One of the initial benefits to this model is reducing double counting of fruit in orchards. Although the results aren't presented in real-time just yet, analysis can be served up as soon as within 24 hours of a drone flight through the orchards, which is instantly pushing its findings to the cloud.

With more accurate and up-to-date counts, fruit and vegetable growers could rewrite their own short-term and long-term business plans.

NoukaTech is already drafting revisions for future models, which could incorporate data from other sensors, such as LiDAR (3D canopy measurements) or multi-spectral images (estimates of plant vigor).

NoukaTech is also growing its customer base, picking up some well-known establishments such as citrus growers Booth Ranch as well as E&J Gallo Winery, both in drought-stricken California.


Despite a recent mini-media blitz for the Chef Watson app, the casual tech user still might only recognize IBM Watson as the computer that won Jeopardy! a few years back.

"There was a group of people who looked at it as a tremendous accomplishment," recalled Steve Abrams, director of Watson Life within the IBM Watson Group, in an interview with ZDNet. "But it was just answering questions. You have to understand the text and find answers quickly. Often the answer is already there. But what about things that aren't yet known?"

Once IBM decided to explore that path, Abrams explained, the idea evolved around honing in on areas of popular human interest.

There are fewer things in this world that interest people more than food.

Food presented itself as a solid foundation for building and showcasing a system to the public about discovering new insights through advanced computing.

Thus, the culinary arts were chosen both because of that role food plays in society and it is an area clearly everyone understands, Abrams noted.

"Food and health really do go hand in hand," Abrams said. "The trick is going to be to learn about the individual. The more it can learn about you as an individual, the more it can learn and customize things for you."

Abrams elaborated that if Chef Watson can simply learn a user's likes and dislikes, then like any health or fitness app keeping track of exercise and medical records, Watson can offer a much more personalized experience.

Chef Watson, which was just pushed from beta to public access in June, sources its ideas from more than 10,000 original recipes provided by the beloved food glossy Bon Appétit.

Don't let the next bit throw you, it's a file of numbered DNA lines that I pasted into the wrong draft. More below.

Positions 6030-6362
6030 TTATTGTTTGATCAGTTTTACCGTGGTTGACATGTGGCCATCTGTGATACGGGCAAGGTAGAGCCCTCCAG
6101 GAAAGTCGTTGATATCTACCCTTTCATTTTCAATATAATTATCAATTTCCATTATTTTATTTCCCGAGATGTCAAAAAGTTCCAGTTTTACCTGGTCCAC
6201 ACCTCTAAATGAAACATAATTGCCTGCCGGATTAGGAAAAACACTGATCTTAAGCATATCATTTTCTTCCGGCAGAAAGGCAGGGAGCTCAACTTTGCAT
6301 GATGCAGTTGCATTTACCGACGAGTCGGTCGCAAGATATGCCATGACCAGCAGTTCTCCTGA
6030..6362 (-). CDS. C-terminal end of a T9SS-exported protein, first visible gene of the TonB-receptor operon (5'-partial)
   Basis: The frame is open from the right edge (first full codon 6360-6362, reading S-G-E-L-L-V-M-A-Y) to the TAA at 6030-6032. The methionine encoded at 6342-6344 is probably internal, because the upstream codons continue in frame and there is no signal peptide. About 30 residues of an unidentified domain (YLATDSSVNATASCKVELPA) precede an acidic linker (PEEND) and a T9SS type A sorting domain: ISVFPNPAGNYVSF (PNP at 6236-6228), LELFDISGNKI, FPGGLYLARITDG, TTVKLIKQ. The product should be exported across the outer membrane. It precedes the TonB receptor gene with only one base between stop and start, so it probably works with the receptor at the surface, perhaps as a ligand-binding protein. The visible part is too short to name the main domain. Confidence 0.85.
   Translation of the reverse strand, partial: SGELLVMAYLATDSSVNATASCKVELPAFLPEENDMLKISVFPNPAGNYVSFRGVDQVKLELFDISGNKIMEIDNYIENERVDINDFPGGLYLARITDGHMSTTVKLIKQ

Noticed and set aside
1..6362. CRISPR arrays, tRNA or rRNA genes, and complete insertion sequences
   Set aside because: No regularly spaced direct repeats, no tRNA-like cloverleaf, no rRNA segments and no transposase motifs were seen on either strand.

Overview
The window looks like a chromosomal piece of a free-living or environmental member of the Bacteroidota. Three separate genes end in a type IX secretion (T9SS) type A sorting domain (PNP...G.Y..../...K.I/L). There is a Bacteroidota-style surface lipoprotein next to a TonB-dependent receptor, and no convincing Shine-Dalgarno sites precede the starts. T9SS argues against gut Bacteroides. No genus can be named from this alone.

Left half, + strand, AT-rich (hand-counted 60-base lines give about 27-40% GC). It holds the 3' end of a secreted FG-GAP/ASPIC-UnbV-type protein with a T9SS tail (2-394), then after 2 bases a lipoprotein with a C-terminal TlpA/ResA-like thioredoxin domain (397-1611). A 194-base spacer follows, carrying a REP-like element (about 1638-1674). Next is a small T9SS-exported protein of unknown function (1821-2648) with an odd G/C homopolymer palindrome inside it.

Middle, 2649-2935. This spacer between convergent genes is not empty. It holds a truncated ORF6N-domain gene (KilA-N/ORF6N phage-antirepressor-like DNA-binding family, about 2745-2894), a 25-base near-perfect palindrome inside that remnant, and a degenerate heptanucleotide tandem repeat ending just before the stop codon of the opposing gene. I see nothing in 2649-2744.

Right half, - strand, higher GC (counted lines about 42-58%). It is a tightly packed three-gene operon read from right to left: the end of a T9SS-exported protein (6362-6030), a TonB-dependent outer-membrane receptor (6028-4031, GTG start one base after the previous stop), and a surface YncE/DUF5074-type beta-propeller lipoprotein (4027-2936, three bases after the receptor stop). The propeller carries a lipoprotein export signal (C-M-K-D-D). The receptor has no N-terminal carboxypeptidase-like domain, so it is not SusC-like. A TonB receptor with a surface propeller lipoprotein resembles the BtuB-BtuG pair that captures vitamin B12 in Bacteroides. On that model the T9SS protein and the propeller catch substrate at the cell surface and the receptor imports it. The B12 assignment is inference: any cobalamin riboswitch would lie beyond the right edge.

"The partnership with Bon Appétit was to take this technology to the public in a much more tangible manner, bringing it down to earth with a consumer-facing culinary brand," Abrams said.

With that gourmand treasure trove, Chef Watson has essentially put itself through culinary school, learning what ingredients are commonly used together (i.e. peanut butter and chocolate), what goes into different types of dishes (i.e. the basic components of sandwiches, soups and salads), and food stuffs and spices inherit to specific cuisines worldwide (i.e. olive oil and Pecorino Romano cheese in Italy).

The Chef Watson App
(Photo credit: IBM)

Chef Watson is meant to bring his own flair to the kitchen and build on those culinary basics, adding to them through learned knowledge about the underlying chemistry of food, the chemical compounds associated with popular pairings and taste.

Watson eventually uses that information to make predictions about combinations that could work well even if they've never been done before.

Abrams cited Chef Watson can deliver upwards of "quintillions of possible combinations," which are scored on a variety of criteria, before presenting the top search results Watson thinks might be most well received.

"Ultimately, what was interesting to us about what Watson can do is it can see patterns and also point out things we were too set in our thinking not to think about," said Stacey Rivera, digital director for Bon Appétit, emphasizing the magazine staff never viewed Watson as a source for just making recipes but rather a game changer expanding culinary thinking.

In one instance, Rivera described a punch recipe in which Watson suggested adding walnuts. Rivera rebuffed the idea, pointing out people could choke.

But then a few weeks later when some Bon Appétit staffers were out together at a restaurant, one editor saw a cocktail on the menu with walnut syrup, prompting the editor to exclaim, "Watson was right again!"

As Rivera explained, Watson right that the flavor of the nut would go well, so maybe just not the literal interpretation of nuts. It is this kind of exploration, Rivera suggested, that could push Bon Appétit's readership -- most of whom she described as experimental to begin with -- to think differently about food.